Treating Heart Disease
“In the first 30 days you can begin to change your life and become an effective partner with your doctor,” says Richard Stein, M.D., a cardiologist and the founder of the Cardiac Prevention and Rehabilitation Program at the 92nd St Y in New York. Stein says you can make the most of that initiative in the first 30 days through three key steps—understanding the disease and what treatment is needed; starting all necessary medication and quitting bad habits like smoking; and making lifestyle changes like Phil’s.
Some doctors go so far as to recommend an entirely plant-based diet. Caldwell Esselstyn Jr., M.D. argues that conventional cardiology focuses on the symptoms and not the cause. “Medications and surgeries are like Band-Aids. We need to get to the core of the problem, which is our western diet,” he claims.
Esselstyn contends that one of the fastest ways to reverse heart disease is to eat a largely plant based diet and cut processed oils, meat and dairy. He points to his own studies, which have shown successful reversal of the disease in hundreds of his own patients as well as examples from other populations in Central Africa and New Guinea who eat a mostly plant based diet.
Relax—Your Heart Will Thank You!
Beyond the physical risk factors for heart disease, emotional and lifestyle stresses can affect heart health. While researchers are still uncertain of the exact role stress plays in heart disease, data shows that there is a link between elevated levels of stress hormones and heart disease. Studies show that stress increases blood pressure—causing the heart to work harder and faster. It also increases the release of fatty acids, which over time can increase cholesterol levels, a significant risk factor for plaque build-up.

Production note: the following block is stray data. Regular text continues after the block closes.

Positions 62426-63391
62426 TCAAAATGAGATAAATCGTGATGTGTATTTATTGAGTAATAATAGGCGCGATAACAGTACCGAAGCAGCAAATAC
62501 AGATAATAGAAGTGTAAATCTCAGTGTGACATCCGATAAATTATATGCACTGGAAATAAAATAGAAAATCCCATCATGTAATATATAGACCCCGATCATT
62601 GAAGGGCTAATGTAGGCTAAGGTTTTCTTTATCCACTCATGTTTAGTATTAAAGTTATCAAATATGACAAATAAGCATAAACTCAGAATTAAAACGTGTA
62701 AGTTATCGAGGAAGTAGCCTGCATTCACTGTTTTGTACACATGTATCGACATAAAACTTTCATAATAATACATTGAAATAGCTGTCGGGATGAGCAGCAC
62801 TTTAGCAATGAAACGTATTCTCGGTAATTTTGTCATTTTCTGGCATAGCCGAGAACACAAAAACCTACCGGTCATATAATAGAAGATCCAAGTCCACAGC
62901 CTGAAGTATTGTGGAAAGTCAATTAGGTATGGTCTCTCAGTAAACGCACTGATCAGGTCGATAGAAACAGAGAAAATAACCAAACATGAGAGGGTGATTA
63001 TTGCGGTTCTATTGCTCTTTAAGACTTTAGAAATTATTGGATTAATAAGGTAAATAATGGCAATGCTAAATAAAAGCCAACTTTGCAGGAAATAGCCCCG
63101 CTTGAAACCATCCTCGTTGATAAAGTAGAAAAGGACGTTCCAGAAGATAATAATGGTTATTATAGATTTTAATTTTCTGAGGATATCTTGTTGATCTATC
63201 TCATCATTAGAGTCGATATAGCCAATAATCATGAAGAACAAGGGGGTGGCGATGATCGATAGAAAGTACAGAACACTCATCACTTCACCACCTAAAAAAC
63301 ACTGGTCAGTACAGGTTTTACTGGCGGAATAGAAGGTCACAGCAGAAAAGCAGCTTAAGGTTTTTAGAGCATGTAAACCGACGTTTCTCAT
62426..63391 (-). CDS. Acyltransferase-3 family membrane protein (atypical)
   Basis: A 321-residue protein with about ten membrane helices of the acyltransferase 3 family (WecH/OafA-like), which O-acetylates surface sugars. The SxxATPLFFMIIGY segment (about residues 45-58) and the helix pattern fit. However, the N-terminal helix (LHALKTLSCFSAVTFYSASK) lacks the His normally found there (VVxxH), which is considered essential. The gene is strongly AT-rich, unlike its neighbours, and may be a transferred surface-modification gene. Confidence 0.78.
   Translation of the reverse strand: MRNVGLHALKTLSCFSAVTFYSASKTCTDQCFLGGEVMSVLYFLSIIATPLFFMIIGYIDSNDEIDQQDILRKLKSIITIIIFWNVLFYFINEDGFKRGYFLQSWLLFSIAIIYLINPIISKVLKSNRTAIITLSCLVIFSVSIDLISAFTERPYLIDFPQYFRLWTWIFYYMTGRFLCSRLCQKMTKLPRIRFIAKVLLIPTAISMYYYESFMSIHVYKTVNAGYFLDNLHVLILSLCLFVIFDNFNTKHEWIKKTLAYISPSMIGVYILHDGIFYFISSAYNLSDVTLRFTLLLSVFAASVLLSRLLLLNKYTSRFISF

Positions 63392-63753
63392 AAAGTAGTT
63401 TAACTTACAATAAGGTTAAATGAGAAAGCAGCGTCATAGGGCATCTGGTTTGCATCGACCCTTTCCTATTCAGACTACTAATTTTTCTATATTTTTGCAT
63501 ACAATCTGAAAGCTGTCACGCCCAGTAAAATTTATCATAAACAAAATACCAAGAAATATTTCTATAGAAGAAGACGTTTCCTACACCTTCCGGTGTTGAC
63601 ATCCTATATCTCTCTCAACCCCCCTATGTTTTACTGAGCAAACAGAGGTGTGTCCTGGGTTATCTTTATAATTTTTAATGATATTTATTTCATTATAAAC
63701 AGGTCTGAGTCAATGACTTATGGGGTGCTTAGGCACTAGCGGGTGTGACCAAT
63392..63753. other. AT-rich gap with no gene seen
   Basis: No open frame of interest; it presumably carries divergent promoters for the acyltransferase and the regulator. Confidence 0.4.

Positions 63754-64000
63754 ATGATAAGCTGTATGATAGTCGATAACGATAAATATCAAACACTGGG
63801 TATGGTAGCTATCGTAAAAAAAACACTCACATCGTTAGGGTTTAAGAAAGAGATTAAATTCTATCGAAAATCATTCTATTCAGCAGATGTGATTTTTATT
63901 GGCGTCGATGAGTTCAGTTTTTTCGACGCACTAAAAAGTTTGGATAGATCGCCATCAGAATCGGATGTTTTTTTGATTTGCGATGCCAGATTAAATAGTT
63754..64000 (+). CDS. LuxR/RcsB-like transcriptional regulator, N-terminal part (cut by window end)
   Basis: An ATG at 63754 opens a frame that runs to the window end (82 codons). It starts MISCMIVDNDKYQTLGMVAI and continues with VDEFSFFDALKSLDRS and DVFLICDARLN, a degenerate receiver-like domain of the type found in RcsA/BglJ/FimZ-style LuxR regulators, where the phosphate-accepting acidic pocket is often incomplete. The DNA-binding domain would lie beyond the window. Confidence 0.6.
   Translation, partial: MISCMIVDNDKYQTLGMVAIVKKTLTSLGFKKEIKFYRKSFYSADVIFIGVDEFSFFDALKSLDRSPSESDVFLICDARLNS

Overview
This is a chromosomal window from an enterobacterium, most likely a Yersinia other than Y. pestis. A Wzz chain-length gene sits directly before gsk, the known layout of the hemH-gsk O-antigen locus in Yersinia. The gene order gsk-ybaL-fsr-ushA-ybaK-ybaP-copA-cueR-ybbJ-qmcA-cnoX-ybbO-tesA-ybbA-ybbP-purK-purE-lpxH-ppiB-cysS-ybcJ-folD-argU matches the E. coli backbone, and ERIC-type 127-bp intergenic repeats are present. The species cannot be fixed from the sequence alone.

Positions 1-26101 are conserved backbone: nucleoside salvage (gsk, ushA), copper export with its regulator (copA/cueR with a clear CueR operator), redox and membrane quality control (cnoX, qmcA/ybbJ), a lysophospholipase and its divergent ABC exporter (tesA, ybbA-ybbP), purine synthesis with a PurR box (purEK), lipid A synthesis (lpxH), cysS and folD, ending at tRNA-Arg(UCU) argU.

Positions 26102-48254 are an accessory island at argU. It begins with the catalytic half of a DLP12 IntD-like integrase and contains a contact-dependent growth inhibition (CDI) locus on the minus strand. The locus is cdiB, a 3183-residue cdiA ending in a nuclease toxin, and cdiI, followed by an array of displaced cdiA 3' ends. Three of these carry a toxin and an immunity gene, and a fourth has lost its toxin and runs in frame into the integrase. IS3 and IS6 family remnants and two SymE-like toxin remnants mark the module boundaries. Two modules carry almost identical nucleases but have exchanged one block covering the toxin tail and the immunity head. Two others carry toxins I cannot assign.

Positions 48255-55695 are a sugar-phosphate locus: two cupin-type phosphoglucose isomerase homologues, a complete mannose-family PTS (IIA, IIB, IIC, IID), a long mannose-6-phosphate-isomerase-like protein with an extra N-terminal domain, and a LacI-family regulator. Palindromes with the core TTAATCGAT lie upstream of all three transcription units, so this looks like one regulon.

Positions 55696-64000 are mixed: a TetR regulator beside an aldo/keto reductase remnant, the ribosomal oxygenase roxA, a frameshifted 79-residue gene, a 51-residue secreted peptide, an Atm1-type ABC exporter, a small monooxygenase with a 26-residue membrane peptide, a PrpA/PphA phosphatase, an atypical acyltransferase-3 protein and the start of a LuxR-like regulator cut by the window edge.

Anxiety, resentment, frustration and worry can abuse your heart if left unchecked. Experts say it is one thing people don’t talk about enough. “Stress is a significant risk factor. In coping with heart disease it is so important to maintain or reconnect with people you feel you can really confide in. Social support is a powerful mechanism in healing,” says Stein.
Survivors say it is all about gaining perspective. “Before my heart attack I thought I was the bullet proof corporate executive,” says forty-seven year old Bob Attanasio of Connecticut. “After about 30 days I went back to work but with more of a value for balance. When I was at work and something went wrong, I realized I can’t control everything.”